New Zealand's Defence Minister says the damage from Papua New Guinea's earthquake disaster appears to be under-reported.
Ron Mark has just been in PNG to sign a bilateral Status of Forces Agreement covering provision of security at the APEC leaders summit in PNG later this year.
Mr Mark said the 7.5-magnitude quake two weeks ago and subsequent large quakes, from which the death toll is now over 110, had understandably diverted PNG's attention from APEC preparations.
He said he discussed the situation at length with PNG's government whose capacity to respond to the disaster is being severely challenged.
"They are worried about the impact of not only roads being cut, but of traditional footpaths and tracks that have been the main supply route for certain villages. It's clear that many of those tracks and roads have been interdicted and are hampering people's ability to sustain life."
The minister said while information about the PNG quake disaster was only coming through in "dribs and drabs", the PNG government indicated it was concerned that the death toll was higher than what has been reported.
"It's clear to us and from our Foreign Affairs staff at the High Commission that those figures that have been quoted are under-reported, under-estimated, because they're actually unknown.
"It's just a shame that we don't get the same level of attention on Papua New Guinea right now through international media that we've had on other disasters," he reflected.
Since the quake, the challenge facing the PNG government in preparing for hosting APEC in November had become even steeper, according to Mr Mark.
New Zealand's government remained committed to helping PNG host a successful summit. But the minister said support from the likes of Australia, New Zealand, the US Japan and Indonesia for APEC security and infrastructure preparations didn't obscure the fact that PNG would be stretched to manage it.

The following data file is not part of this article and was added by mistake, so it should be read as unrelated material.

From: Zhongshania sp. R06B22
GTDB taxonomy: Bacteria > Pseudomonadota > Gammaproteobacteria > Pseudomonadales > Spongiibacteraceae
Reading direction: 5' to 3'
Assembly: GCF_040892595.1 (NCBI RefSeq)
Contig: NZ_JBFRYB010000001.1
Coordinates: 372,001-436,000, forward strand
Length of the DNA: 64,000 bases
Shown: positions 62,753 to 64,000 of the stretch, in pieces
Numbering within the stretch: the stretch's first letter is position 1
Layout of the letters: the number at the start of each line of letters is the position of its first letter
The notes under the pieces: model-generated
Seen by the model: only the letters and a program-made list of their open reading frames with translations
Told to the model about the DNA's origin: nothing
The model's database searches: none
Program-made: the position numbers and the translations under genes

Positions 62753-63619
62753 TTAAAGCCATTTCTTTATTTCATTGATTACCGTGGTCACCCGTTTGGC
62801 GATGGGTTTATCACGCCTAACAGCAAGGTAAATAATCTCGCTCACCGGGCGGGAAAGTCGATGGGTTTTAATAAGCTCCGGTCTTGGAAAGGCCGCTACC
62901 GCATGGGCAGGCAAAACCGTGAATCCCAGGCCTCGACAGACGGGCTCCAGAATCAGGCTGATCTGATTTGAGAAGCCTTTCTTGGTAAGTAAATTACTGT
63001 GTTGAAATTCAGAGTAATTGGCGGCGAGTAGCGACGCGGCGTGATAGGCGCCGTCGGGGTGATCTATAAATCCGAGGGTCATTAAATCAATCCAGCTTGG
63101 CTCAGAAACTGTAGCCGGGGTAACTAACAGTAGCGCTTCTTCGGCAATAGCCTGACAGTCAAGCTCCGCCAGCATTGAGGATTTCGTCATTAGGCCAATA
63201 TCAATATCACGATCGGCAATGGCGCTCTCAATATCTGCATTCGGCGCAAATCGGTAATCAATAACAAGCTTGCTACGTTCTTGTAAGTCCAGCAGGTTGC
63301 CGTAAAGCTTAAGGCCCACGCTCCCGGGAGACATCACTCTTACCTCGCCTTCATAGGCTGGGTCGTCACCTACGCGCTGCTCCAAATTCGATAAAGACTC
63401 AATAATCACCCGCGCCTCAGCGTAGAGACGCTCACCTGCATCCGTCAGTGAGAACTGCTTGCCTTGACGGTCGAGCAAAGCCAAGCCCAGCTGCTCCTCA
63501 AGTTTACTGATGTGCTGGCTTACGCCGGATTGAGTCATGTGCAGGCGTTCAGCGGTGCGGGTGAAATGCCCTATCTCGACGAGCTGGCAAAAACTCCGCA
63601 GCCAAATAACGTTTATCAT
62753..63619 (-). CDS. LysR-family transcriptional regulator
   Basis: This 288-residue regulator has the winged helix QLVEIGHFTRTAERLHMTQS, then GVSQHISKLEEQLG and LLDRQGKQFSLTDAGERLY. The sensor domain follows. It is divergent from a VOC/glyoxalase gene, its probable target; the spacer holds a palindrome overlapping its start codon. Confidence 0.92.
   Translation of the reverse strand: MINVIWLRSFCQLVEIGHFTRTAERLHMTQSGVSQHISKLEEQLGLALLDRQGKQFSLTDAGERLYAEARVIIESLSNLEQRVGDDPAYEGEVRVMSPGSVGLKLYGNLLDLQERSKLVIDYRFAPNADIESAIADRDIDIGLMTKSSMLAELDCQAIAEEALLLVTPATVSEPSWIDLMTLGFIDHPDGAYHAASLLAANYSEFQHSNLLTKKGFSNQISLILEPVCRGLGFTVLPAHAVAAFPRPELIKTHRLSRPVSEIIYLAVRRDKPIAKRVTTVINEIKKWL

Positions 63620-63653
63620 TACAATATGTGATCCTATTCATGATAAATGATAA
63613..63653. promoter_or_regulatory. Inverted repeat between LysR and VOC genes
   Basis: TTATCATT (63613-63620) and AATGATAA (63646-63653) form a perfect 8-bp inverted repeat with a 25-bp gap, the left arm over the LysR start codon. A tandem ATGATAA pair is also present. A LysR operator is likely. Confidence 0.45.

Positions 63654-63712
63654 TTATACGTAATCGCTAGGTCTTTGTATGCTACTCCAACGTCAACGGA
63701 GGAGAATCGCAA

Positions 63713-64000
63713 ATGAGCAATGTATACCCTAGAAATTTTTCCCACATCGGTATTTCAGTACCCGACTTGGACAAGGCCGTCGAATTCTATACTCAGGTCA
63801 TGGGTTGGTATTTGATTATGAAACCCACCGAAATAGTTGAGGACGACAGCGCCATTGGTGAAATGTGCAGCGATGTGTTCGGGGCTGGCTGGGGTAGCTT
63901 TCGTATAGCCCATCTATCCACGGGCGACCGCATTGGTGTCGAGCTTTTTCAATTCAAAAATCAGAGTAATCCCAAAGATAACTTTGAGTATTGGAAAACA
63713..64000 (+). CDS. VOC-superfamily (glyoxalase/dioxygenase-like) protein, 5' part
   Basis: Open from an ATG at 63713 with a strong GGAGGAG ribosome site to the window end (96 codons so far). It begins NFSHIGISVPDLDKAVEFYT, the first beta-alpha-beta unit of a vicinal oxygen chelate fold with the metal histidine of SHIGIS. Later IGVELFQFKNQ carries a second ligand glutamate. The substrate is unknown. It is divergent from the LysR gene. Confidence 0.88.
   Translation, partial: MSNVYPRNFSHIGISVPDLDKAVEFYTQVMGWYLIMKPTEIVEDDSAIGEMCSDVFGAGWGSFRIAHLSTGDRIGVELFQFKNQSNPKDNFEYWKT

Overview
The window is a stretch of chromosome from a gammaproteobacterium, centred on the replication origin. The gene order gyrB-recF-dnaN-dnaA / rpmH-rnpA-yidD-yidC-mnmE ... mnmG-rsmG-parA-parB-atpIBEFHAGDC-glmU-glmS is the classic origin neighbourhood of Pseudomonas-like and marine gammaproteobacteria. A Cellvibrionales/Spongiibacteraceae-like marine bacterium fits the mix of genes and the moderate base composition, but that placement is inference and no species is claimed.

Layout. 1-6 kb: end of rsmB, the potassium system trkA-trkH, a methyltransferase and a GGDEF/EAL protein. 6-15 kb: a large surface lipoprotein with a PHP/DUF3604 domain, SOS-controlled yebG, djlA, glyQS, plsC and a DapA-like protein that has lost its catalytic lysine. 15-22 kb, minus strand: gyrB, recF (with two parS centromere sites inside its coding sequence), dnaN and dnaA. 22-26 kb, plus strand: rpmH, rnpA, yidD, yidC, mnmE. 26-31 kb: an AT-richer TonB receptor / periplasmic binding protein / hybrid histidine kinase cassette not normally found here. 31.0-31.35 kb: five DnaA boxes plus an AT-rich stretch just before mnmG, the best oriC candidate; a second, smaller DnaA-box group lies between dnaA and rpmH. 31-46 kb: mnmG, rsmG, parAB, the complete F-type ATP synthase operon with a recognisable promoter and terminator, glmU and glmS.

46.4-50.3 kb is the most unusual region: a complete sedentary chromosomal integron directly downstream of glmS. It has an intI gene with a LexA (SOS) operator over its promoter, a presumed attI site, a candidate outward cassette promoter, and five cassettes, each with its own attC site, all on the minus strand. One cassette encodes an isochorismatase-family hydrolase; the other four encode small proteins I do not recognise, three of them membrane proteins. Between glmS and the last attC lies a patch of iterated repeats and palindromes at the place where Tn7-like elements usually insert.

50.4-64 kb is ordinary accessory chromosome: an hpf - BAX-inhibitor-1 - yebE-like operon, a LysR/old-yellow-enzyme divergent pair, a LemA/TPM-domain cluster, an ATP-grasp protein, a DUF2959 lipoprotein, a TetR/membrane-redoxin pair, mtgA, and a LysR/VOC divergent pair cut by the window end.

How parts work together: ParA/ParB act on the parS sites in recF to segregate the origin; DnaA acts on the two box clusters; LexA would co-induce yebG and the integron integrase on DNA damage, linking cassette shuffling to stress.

"We've noted that their defence budget was cut by about thirteen percent. We've noted that their police budget has been cut. We've noted that they're facing huge challenges, and there'll be a very clear reputational challenge for them in the sense that they have to run a successful APEC, and all within the constraints."
Meanwhile, New Zealand's Defence Force has been working with PNG to provide disaster relief to Highlands communities affected by the quake and subsequent aftershocks.
Last week, an RNZAF C130 Hercules Aircraft carrying emergency relief supplies flew to Port Moresby. Mr Mark expressed frustration that the Hercules broke down after a day in PNG, but he said New Zealand personnel had continued to work with Australian counterparts in PNG to help with the relief operations.
"We've replaced that Herc with another one and it's been doing brilliantly," Mr Mark said.
"I've got to say, my observations were that the size and extent of the damage and loss of life appears to be under-reported."
The NZDF remained on hand to assist PNG with the disaster response in any way it could, the minister explained.
New Zealand has committed an initial $US363,000 to help PNG's emergency response.
PNG lake wall collapse claims 10 lives
The death toll from the Papua New Guinea earthquakes is continuing to rise.
Another 10 deaths were confirmed at the weekend after the discovery that three villages were destroyed by flooding and landslides last week.
The Post Courier reported the villages, with a total population of 47, and located in the Jam Valley between Hela and Western Province, were hit with a deluge of water and mud after the walls around three mountain lakes gave way.
The disaster happened on Wednesday but was not discovered by outsiders until Sunday.
Ten people were buried alive and 27 others hurt.
The paper said this took the death toll to 110 while unconfirmed reports of other deaths were still coming in.
Earlier, a UK-based geohazards specialist had warned that the mass landslides caused by the PNG quake could create highly destructive floods.
Dave Petley told RNZ Pacific that significant volumes of water can build up behind dams created by landslides and then spill over, posing a risk which needed urgent assessment from PNG and its partners.